• Only after the cor anglais solo has finished to I then stop beating and everyone diverges tempo for 5 or more seconds in bar 100.
      • Once we’re ready to start at the double down arrow, I will do a double-handed gesture as previously agreed. But anyone counting rests needs to know that I will beat a lot more bars than are notated before I stop conducting, then restart with the double hand gesture.
    • Bar 103 works in the way we agreed:
      • I conduct the oboe, trumpet, double bass and glock at 72bpm
      • Everyone else repeats their given cell at their own independent tempo until the next cue (each individual’s tempo should not change)
      • I stop conducting for at least 5 seconds at 107
      • I start conducting again with a double-handed gesture at 108
    • Bar 109 works in the way we agreed:
      • I conduct the horn, trombone and first violins at 72 bpm
      • Each clarinet and bassoon repeats their given cell at their own independent tempo until the next cue (each individual’s tempo should not change)
      • Strings enter one by one with staggered entries and maintain independent tempi until bar 116
      • There is no point where I stop conducting, on this occasion. I simply bring everyone together at bar 116 with a double-handed gesture (people who play in 116 and 117 have a difficult transition back into a common tempo to make the material in those bars hang together, so we’ll practice that particular transition a lot!)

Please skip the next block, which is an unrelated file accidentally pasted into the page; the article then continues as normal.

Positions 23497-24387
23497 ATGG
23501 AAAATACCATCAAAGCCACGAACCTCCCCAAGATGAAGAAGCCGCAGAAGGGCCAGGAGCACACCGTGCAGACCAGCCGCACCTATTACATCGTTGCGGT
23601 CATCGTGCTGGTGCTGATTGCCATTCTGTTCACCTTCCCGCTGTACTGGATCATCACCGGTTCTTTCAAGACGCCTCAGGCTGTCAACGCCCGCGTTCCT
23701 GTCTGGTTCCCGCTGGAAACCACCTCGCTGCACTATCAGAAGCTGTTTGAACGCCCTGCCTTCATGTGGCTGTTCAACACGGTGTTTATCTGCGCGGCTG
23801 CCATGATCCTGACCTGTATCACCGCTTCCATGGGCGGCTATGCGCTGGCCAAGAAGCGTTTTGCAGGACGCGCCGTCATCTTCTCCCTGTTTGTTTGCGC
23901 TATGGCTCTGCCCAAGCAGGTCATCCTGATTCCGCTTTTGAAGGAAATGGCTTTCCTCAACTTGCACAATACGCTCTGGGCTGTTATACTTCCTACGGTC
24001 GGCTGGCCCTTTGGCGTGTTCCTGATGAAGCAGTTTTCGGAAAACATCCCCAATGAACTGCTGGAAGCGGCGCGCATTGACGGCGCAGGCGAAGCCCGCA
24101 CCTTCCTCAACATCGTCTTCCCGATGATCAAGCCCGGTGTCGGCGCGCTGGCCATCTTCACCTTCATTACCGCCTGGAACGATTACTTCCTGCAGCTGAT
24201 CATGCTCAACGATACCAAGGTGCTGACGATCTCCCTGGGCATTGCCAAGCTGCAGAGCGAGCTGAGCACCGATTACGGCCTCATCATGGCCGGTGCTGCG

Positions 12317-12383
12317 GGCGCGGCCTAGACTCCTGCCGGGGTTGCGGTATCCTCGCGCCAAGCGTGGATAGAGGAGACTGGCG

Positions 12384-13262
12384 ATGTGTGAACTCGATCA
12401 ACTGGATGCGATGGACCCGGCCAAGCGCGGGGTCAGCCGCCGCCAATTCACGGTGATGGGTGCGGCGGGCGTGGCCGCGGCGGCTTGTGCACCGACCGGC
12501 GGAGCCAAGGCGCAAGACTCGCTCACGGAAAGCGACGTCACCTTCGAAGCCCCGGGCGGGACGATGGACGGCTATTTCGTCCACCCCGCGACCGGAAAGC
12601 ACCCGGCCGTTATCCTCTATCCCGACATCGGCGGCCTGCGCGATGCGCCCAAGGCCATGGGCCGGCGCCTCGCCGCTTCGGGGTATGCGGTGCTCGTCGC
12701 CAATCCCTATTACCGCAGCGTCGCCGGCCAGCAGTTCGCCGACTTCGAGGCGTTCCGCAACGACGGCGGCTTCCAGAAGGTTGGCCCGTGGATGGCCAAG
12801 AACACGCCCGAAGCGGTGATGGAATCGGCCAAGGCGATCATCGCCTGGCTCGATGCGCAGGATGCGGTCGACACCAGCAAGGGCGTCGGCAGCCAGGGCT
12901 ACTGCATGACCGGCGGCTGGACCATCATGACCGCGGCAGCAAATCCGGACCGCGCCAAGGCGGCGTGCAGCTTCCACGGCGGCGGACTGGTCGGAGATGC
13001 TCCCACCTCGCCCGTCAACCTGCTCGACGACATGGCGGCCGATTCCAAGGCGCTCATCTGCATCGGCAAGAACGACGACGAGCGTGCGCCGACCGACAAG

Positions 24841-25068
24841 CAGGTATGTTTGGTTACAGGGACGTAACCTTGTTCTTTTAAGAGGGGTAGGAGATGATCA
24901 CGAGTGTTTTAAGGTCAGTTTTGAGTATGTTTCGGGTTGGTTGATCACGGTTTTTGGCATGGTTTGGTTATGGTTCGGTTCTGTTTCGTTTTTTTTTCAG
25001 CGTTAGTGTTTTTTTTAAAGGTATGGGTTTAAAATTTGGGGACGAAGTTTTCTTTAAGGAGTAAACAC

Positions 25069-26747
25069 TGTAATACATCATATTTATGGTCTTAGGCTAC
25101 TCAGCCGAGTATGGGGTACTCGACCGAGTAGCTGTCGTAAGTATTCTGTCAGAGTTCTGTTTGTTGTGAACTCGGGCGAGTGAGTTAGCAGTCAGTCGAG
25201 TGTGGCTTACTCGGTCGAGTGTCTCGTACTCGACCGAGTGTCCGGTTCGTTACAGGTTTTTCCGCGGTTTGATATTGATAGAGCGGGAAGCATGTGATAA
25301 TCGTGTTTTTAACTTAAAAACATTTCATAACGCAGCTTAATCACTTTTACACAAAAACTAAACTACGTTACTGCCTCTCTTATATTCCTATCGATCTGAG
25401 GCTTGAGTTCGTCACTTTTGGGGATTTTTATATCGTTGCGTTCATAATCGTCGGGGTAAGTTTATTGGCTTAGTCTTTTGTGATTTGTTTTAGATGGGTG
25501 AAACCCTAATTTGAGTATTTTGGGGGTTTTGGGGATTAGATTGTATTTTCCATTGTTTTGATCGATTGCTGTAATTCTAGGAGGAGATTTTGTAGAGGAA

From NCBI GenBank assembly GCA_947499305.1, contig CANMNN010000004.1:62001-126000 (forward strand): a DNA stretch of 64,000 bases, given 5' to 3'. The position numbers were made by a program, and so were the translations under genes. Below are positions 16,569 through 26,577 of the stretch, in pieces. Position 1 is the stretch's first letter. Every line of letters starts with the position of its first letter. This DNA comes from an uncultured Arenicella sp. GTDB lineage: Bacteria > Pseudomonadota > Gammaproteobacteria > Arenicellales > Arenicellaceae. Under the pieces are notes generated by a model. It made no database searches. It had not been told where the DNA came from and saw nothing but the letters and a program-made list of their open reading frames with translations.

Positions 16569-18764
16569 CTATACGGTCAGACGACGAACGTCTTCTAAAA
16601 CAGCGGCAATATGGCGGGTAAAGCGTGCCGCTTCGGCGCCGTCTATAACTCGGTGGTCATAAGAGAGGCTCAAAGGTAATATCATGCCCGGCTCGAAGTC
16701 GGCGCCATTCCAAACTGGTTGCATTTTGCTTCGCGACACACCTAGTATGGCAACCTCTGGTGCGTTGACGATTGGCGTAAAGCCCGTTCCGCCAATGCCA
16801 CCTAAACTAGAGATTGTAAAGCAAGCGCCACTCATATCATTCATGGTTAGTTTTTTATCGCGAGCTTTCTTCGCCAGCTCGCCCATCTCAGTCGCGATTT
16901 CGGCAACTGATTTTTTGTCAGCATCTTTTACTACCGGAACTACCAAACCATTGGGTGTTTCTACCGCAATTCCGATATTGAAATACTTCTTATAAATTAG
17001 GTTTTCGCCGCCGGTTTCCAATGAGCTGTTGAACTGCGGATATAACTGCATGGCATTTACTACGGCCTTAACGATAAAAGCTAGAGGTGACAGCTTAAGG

• Bar 139, exponential crescendo (leave most of it towards the end of the crescendo)
  • 141-142 much quieter and listen for Mel’s solo in 142
  • 146 fps in horn and trombone should be very quick ones, please
  • 146 the flautando (up on the fingerboard, basically) should be quite broad and waltzy
  • 153 – cello harmonic should sound as notated. So an E an octave lower than what you were playing last time (Laura apologises for the notation error)
  • Rumble – go for the accents, placed with accuracy
  • 173 – 2nds and violas are back to ord.